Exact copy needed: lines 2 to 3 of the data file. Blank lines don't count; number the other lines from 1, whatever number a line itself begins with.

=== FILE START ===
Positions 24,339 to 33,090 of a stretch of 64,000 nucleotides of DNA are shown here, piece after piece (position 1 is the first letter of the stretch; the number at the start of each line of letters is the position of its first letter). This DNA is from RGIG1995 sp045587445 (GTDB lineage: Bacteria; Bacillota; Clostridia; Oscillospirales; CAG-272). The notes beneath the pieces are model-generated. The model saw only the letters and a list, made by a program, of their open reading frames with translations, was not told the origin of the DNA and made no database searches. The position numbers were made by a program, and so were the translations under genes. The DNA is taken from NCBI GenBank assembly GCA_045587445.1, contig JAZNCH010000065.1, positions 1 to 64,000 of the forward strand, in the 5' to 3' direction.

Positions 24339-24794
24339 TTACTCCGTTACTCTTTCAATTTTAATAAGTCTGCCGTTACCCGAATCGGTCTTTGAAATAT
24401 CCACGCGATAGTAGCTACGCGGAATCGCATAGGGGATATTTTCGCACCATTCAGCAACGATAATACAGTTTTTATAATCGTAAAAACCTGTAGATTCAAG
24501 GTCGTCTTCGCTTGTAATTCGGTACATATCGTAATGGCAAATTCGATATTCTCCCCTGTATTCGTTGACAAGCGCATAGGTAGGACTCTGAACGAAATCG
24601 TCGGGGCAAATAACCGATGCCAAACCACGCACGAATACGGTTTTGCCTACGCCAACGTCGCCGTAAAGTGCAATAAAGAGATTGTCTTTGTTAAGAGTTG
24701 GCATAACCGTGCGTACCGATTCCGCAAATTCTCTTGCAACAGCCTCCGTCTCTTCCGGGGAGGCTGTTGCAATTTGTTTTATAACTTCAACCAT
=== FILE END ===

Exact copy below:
Positions 24339-24794
24339 TTACTCCGTTACTCTTTCAATTTTAATAAGTCTGCCGTTACCCGAATCGGTCTTTGAAATAT